A Shenzhen Stock Exchange-listed mining corporation applied for suspension of its stock on Tuesday after a media report on Sunday that alleged massive waste discharge issues with three tributaries of the Zhangjiang River in Jiangxi Province.
“Now we are under inspection due to the news report,” a Zhangyuan Tungsten Company board secretary office staff member who requested anonymity told the Global Times. “Results will soon be released.”
The Zhangyuan Tungsten Company is Chongyi county’s top taxpayer, accounting for nearly a quarter of its total fiscal revenue.
“This is typical local government misbehavior driven by economics and tax revenue at the price of environmental destruction,” Gong Santang, vice chairman of the Jiangxi Provincial People’s Congress Environmental and Resources Protection Committee, said, according to Xinhua.
Zhangyuan’s Taoxikeng tungsten mine and Xinanzi tungsten-tin mine in Chongyi county and the Shilei tungsten mine in Dayu county had dammed Zhangjiang River tributaries the Mixi, Renjing and Zuoba rivers for purposes of waste disposal, Xinhua reported.
The Renjing River used to be the main water source for local people’s life, Chongyi county villager Huang Mingcai told the agency, and it was not until villagers had complained many times that the company finally made water available to them.
The 1,900 villagers of Zuoba in Dayu county claim their crop output has declined after they started using water from the dam.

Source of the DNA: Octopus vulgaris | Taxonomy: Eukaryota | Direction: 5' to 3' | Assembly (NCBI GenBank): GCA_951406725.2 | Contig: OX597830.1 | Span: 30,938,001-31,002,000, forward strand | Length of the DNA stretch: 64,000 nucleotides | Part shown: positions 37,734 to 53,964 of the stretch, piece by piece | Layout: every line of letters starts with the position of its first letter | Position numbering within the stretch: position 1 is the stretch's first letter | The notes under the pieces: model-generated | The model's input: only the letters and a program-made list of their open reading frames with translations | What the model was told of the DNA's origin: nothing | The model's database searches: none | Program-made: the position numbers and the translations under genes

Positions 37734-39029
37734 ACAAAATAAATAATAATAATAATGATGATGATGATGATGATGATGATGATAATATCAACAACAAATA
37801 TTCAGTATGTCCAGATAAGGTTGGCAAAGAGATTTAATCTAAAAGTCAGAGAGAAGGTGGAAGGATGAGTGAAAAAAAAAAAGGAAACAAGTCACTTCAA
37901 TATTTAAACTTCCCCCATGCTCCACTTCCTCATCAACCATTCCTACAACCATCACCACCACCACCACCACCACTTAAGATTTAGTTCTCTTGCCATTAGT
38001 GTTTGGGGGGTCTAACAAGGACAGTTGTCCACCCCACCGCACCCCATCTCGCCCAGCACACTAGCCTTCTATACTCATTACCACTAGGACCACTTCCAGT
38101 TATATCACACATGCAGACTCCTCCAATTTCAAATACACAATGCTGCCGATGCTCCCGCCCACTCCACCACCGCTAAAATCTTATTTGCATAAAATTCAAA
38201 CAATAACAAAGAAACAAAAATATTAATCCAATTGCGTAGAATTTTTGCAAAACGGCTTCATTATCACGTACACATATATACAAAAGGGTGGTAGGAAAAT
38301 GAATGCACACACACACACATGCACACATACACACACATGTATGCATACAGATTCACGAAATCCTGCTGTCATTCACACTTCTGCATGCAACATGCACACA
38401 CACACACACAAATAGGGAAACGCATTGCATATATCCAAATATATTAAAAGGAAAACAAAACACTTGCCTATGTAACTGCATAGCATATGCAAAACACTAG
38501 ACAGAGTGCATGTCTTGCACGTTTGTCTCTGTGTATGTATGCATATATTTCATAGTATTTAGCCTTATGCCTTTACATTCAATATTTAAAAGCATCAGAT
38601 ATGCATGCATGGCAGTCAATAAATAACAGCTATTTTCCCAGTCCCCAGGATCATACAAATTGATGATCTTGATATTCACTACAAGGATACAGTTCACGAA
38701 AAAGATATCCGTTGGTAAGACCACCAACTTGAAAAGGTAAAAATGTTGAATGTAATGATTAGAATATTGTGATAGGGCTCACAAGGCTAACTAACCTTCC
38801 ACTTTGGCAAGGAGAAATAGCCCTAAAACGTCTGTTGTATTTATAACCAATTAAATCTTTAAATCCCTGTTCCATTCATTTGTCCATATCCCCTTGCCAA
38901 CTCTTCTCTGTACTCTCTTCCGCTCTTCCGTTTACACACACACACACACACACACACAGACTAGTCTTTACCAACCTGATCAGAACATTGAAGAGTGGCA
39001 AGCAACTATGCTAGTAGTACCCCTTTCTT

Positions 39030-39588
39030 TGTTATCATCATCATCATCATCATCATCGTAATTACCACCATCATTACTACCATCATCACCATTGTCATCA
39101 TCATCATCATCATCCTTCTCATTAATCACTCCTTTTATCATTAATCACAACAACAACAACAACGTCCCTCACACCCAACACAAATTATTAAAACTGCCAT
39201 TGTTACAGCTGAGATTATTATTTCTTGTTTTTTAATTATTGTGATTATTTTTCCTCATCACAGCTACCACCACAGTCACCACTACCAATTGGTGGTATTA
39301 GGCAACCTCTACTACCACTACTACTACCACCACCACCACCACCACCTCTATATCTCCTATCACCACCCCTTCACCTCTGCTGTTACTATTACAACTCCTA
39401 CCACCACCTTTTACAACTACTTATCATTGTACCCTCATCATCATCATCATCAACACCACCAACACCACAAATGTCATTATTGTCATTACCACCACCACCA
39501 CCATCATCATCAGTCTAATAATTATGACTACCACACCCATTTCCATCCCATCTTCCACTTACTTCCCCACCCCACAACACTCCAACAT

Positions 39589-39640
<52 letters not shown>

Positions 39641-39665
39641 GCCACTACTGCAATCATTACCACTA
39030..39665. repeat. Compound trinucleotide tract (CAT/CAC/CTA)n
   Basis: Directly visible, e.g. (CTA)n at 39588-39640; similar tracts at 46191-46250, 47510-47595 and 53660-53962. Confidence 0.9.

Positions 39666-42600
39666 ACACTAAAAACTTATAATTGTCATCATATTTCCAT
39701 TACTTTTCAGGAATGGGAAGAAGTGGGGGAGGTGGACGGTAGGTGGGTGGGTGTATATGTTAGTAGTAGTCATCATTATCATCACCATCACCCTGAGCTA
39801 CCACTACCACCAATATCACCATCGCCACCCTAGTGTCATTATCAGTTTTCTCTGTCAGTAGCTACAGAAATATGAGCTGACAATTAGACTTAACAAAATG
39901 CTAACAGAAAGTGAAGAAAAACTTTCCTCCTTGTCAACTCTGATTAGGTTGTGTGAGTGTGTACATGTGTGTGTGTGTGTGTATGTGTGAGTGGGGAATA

“My fish died from time to time because of the polluted water,” fishpond owner Cao Shujiu told the agency.
Not far from Zuoba, a 50-meter dam wall has been built on the mountainside, leading to villagers living in constant fear of heavy rain.
“When a serious flood comes, the waste materials and water in the dam will flow downstream and have the potential of polluting the downstream water and the ecosystem,” Gong told the official agency.
No organization or individual can change the natural watercourse without approval from government departments including the environmental protection department and work safety department, according to China’s flood control regulations. Zhangyuan has no proof of approval from the flood control administration, the Shanghai-based CBN-China Business Network reported on its website on Tuesday.
Zhangyuan had started building a dam by its Shilei tungsten plant before the official document issued by Jiangxi Provincial Administration of Work Safety, the website also alleged.